GROOMING HARMONIOUS FAMILIES

A survey commissioned by the government shows that at least 247,000 families countrywide are embroiled in different types of conflicts that risk breaking them up and leaving children with adverse long term effects.
Premier Pierre Damien Habumuremyi feeds a child at the closing of the Family Campaign. The New Times / Courtesy.
Premier Pierre Damien Habumuremyi feeds a child at the closing of the Family Campaign. The New Times / Courtesy.

A survey commissioned by the government shows that at least 247,000 families countrywide are embroiled in different types of conflicts that risk breaking them up and leaving children with adverse long term effects.

The Prime Minister, Dr. Pierre Damien Habumuremyi announced the findings, on Thursday, during the closing of the national month-long Family Campaign, in Burera district, Northern Province.

According to the findings, Eastern Province has the highest number of families embroiled in conflicts.

Alcohol abuse and fights over wealth are among the highest cause of conflict. Illicit alcohol commonly known as Kanyanga is common in the Eastern province and is believed to be smuggled in from neighbouring Uganda.

The Southern and Western provinces follow in that order, while the Northern Province and Kigali City recorded the least number of family conflicts.

The survey, which aimed at highlighting the current situation of families, also assessed performance contracts (Imihigo) at the family level.

These are targets set by each family to achieve specific goals including education, medical insurance and nutritional habits of family members, within a given period of time.

An assessment is then conducted by local leaders to verify if targets were met after the set timeframe elapses.

According to the findings, out of over two million families, 146,625 families did not sign the performance contracts.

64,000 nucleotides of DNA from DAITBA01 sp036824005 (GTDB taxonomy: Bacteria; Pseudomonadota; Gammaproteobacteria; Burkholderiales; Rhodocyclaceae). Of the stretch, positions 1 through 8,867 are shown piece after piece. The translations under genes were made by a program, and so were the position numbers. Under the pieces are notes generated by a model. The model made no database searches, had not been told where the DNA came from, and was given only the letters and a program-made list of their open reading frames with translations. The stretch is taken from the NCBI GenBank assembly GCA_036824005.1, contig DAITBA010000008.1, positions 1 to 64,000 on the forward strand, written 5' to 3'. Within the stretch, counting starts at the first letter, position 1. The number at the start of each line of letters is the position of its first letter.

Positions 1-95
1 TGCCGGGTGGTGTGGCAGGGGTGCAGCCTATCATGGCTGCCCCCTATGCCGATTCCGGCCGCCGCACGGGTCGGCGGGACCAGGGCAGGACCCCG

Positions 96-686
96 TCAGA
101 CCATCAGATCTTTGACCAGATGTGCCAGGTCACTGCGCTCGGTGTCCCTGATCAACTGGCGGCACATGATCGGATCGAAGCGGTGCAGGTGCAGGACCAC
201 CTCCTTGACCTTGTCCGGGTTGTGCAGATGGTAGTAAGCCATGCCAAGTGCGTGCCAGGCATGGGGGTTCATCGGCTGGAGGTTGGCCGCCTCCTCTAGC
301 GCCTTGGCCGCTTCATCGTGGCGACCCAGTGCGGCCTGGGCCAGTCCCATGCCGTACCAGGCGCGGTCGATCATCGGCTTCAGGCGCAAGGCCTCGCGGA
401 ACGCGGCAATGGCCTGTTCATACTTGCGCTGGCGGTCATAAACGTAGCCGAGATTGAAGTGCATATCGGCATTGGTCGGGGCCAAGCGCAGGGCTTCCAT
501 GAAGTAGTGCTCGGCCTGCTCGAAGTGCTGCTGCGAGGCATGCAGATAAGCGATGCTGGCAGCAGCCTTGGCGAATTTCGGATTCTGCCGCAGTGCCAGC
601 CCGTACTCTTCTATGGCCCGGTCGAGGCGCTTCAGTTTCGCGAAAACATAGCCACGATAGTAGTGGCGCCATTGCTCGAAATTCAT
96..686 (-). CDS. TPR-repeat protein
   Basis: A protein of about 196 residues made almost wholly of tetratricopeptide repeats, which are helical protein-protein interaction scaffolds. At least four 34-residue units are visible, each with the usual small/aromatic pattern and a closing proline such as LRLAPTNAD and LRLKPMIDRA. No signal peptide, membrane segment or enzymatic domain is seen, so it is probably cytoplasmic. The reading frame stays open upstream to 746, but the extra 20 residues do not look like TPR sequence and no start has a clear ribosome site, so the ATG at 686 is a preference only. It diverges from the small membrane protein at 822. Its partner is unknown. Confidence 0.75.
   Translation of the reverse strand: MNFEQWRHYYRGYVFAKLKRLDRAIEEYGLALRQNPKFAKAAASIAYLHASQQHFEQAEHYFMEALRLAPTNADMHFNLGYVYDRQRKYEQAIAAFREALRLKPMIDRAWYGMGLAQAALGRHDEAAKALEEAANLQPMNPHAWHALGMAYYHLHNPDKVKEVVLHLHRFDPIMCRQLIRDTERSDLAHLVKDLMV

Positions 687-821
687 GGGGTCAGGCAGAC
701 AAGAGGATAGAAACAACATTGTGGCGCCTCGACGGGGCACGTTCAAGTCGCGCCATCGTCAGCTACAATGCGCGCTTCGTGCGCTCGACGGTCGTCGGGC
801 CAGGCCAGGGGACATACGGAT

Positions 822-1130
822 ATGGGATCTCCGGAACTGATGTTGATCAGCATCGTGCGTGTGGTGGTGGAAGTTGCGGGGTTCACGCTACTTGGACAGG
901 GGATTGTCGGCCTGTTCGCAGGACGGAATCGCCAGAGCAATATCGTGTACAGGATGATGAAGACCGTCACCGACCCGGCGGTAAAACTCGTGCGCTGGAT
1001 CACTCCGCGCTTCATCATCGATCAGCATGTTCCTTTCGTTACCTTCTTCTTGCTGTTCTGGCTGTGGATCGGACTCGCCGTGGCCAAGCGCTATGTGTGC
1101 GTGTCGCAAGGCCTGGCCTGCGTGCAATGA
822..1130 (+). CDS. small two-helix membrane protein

The survey also identified that over 210,000 families are vulnerable and need support.

On the community medical insurance commonly known as Mutuelle de Santé, only 35.2 percent of the families have so far paid for this year’s cover, whose subscription started in August.

The Premier urged local leaders to encourage more families to join the health insurance scheme whose membership for last year over 90 per cent.

The findings also indicate that over 151,000 families are cohabiting; over 383,000 have no vegetable gardens while 3,800 children are poorly fed.

Habumuremyi called on the public and families in particular to work towards restoring and maintaining peace, love and care in their respective families.

“If we still have families which are in conflicts, then we need to work together to bring this to an end so as to have peaceful families,” Habumuremyi said.

The findings indicate that family conflicts are the main causes of separation or divorce while murder is the highest form of domestic violence.

There are no official figures on the murder or family breakdown. But the Ministry of  Gender and Family Promotion says there are signs that these conflicts mainly result from sharing of wealth.

The Premier reminded parents that challenges which affect families have a direct impact on their children.

Marriage counsellors say disagreements are sure to happen in marriage, but the conflict should be limited to the current matter instead of bringing up past mistakes.

On the other hand, the Church advises couples to consider the marriage a life-long commitment, just as ‘Christ is eternally committed to the Church.’

Fororide Mukamana, 43, of Kinoni sector in Burera district, who has been married for the last ten years, testified that she endured the drunken and irresponsible behaviour of her husband for the sake of the marriage, until he changed after being counselled by area local and church leaders.

“Agree to always listen to each other’s feelings, even if you disagree with them [feelings]; you can always find ways of resolving misunderstandings,” counselled Mukamana, speaking to The New Times.

“We now live peacefully after being counselled,” she said, stressing the importance of understanding each other.

The annual campaign that started last year aims at building strong families by encouraging parents to fulfil their respective responsibilities as well as respecting family values. Various activities in line with programme have been going on across the country.

During the launch of this year’s campaign, Habumuremyi asked stakeholders to identify challenges families face. He also urged families to embrace government programmes especially those in line with family promotion.

The Mayor of Burera district, Samuel Sembagari, appreciated the commitment residents demonstrated in engaging in activities conducted during the campaign.

He said that among others, the period saw 1,005 partners in the district formalise their marriages with more in the process.

During Thursday’s event, 15 vulnerable families received cows as way of empowering them to fight poverty. The campaign was held under the theme, “Promote Rwandan cultural values to strengthen families.”

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